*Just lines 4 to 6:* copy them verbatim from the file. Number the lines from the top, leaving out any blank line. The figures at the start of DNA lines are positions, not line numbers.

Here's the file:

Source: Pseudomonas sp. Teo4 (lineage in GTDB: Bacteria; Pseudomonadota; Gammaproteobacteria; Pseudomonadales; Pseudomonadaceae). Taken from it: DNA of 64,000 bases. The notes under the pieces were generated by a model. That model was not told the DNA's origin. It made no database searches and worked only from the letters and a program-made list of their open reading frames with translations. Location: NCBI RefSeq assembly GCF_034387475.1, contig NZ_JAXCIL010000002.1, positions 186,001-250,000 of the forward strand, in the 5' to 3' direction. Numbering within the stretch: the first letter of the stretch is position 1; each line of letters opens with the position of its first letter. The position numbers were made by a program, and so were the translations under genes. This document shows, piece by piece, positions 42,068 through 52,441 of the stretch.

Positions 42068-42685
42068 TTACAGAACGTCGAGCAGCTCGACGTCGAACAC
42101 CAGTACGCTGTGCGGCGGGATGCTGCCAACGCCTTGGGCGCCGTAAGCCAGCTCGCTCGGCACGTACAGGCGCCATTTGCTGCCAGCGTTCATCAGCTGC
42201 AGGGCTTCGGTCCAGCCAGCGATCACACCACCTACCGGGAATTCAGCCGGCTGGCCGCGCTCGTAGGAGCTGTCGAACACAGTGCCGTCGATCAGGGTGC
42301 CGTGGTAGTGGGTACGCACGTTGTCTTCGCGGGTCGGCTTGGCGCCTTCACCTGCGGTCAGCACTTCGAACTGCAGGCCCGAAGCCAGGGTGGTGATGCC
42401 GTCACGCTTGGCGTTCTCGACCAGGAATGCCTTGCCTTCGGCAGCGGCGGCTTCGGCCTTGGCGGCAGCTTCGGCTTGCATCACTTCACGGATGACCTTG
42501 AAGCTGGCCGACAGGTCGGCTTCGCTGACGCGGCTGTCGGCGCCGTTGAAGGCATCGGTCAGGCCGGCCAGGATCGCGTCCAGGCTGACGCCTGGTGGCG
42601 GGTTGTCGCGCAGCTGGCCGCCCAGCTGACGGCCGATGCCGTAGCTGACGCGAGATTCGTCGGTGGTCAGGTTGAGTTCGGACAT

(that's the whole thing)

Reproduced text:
42101 CAGTACGCTGTGCGGCGGGATGCTGCCAACGCCTTGGGCGCCGTAAGCCAGCTCGCTCGGCACGTACAGGCGCCATTTGCTGCCAGCGTTCATCAGCTGC
42201 AGGGCTTCGGTCCAGCCAGCGATCACACCACCTACCGGGAATTCAGCCGGCTGGCCGCGCTCGTAGGAGCTGTCGAACACAGTGCCGTCGATCAGGGTGC
42301 CGTGGTAGTGGGTACGCACGTTGTCTTCGCGGGTCGGCTTGGCGCCTTCACCTGCGGTCAGCACTTCGAACTGCAGGCCCGAAGCCAGGGTGGTGATGCC